The gift of giving is what marks the holiday season, and with Heifer International, it should continue to do so. The organization has touched the lives of millions. Not only does Heifer give, but they require others to give as well. At this time, they have close to 500 ongoing projects. With more than 60 years under its belt, Heifer International was listed by Forbes in 2004 as one of the top ten charities in the United States.
Living up to their name, Heifer’s projects take place on the major, living continents of the world. Their mission is simple: End world hunger. Although it is said with ease, the average person knows that ending world hunger is not simple. Yet, Heifer tries. The means by which they attempt to reach their goal is through self-sustainability. Providing people with “not a cup but a cow,” the organization disperses local livestock to people in need. Then, Heifer teaches its recipients, also known as “partners,” how to care for their livestock. This idea originated in 1937 by Indiana native Dan West, a Church of Brethren relief worker. Mr. West realized something vital as he passed out milk to war-torn children of Spain. Passing out milk would not last, and people would die because of it. However, if he gave a family a cow, they could produce their own milk and become self-reliant.
But before Heifer gives a cow, the recipientsy must be educated on how to properly care for the living, breathing animal. With Heifer’s projects, animals are needed to sustain a family for a long period of time, and that’s why to this day, Heifer teaches and stresses self-management and sustainability. Cows are not the only animals given to needy recipients either: chicks, rabbits, goats, bees and pigs are also widely given, and as of today, Heifer distributes more of the latter animals than cattle. The way they distribute is decided upon climate and feasibility. Then, recipients are taught how to care for that particular animal. These animals are often used for other purposes than meat consumption. Cows and goats produce milk and offspring; chickens lay eggs; bees make honey; and where there are sheep, there is wool. For the offspring that are produced, Heifer requires partners to pass them on to others in need. That is where the term “passing on the gift” comes from.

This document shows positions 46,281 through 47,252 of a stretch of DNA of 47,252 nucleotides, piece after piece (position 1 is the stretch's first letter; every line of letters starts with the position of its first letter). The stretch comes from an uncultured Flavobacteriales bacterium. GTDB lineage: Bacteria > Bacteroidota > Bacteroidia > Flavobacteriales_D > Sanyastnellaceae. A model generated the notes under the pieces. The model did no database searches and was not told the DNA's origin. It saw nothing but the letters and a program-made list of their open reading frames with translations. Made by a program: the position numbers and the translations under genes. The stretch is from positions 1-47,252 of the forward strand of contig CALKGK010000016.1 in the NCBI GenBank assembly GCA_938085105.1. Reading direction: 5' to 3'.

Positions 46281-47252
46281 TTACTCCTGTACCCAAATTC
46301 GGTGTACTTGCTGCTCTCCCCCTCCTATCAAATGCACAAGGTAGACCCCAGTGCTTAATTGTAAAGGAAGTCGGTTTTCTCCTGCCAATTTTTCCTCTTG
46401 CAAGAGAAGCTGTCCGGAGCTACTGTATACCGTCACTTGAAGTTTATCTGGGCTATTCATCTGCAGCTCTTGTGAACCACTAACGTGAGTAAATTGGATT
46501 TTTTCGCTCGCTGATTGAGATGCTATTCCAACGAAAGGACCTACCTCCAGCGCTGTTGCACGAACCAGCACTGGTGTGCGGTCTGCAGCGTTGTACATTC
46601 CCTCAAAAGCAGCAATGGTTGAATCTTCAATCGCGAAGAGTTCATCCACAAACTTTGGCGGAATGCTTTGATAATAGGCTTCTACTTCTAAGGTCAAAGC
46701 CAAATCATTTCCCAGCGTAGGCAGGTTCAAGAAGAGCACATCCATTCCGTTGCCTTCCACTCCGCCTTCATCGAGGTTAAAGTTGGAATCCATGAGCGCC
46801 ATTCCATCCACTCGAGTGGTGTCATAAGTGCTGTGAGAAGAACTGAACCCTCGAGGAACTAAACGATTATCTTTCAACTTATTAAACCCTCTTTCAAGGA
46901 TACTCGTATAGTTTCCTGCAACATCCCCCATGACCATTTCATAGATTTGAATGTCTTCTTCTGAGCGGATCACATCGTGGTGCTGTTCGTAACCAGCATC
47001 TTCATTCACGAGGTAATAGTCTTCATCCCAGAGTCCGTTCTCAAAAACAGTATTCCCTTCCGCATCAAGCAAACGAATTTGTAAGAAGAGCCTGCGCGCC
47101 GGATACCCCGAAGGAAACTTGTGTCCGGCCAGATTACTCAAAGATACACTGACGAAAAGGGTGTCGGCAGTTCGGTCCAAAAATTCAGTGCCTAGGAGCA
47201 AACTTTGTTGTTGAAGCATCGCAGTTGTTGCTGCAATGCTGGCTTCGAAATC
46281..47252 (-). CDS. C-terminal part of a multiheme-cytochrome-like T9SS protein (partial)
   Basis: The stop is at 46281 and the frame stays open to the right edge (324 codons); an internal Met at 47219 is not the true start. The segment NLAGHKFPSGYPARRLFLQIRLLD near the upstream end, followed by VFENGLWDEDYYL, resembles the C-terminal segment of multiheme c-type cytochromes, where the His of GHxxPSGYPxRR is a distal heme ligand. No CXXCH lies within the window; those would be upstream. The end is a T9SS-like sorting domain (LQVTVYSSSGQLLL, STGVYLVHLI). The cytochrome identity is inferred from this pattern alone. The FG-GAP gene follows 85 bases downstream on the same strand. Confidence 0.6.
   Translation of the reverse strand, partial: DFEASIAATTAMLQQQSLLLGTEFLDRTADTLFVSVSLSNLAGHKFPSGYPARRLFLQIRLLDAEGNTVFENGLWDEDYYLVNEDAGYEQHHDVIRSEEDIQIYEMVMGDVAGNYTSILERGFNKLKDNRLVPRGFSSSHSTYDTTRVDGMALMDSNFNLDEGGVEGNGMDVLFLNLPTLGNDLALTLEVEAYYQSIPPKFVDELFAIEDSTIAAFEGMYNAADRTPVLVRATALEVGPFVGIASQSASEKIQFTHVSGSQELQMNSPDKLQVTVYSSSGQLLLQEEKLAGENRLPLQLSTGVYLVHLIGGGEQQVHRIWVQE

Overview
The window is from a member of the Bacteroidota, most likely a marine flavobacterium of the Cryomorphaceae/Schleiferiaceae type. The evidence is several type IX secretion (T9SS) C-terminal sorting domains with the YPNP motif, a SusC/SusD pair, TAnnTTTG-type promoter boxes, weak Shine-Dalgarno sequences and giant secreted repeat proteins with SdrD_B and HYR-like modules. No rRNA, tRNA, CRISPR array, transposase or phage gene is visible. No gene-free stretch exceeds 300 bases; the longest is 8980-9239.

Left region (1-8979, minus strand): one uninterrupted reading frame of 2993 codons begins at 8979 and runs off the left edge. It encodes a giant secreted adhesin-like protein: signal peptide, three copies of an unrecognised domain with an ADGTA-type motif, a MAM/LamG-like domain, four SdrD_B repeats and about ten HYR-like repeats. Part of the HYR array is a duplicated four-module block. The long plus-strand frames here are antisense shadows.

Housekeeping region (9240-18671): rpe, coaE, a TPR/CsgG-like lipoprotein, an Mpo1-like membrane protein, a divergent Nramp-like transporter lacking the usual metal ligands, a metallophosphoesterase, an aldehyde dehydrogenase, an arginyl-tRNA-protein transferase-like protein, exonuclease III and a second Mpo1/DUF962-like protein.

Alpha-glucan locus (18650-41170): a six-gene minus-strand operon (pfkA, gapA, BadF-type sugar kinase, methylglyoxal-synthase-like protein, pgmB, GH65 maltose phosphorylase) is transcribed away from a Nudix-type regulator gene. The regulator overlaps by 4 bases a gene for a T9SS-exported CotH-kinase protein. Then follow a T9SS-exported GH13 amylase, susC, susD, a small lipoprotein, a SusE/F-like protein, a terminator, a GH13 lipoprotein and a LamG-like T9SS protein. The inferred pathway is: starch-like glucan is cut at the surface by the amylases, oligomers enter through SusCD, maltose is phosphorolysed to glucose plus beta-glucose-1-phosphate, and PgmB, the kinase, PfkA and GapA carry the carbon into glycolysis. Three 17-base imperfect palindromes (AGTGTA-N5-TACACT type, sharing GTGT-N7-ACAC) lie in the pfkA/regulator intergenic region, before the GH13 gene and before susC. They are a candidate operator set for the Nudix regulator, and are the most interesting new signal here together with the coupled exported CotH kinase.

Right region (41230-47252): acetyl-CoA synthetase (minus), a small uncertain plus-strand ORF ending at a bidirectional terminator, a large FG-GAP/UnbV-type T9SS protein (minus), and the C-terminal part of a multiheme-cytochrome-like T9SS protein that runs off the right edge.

Heifer teaches agroecology because they feel that the best way to ensure lasting relief is through education. So, in addition to teaching partners to care for livestock, Heifer teaches them to care for their immediate surroundings, which have a direct effect on how they live their lives. In fact, donations can be directed towards tree seedlings if one wants. Recipients of Heifer are taught the uses of animal manure as fertilizer and flammable gas; the power of trees in protection from soil erosion and maintaining healthy crop bearing soil; biodiversity; the problems of overgrazing; and the benefits of animal power versus mechanical.
Even with all of Heifer’s gifts, it doesn’t stop there. It needs to do more to ensure its own existence as a meaningful organization. Heifer focuses on peace and communities. It also incorporates the powerful role of women, which in many instances has elevated their status. Heifer claims to have persuaded farmers in Albania to surrender guns in exchange for cows. Radhika Khadka of the Parijat Women’s Group of Imadol, Nepal said this about Heifer, “As a result . . .we [women] have found our voice. We can use our own name. We get mail in our own name; before we could only get it through our husbands. . .” With close to 500 projects worldwide, these are just a couple of examples of what Heifer has done.
Heifer International is unique in the sense that it seems to work. Its first major project was with the United Nations following World War II, in which it made major shipments of cattle to Europe and Asia. Its reach, although international, sticks to the home front as well with a total of 75 current, on-going projects within the United States. The organization has been recognized by prominent individuals, such as former President Jimmy Carter. Peter Mahn of World Hunger Year has said that Heifer has gained the respect of international aid organizations such as USAID and World Bank, to name a couple.
So, if you’d like to give a little this year, why not give a cow or goat? Heifer International is definitely worth a look. Interested? Call 1.800.696.1918 or visit www.heifer.org. They offer free catalogs and other materials.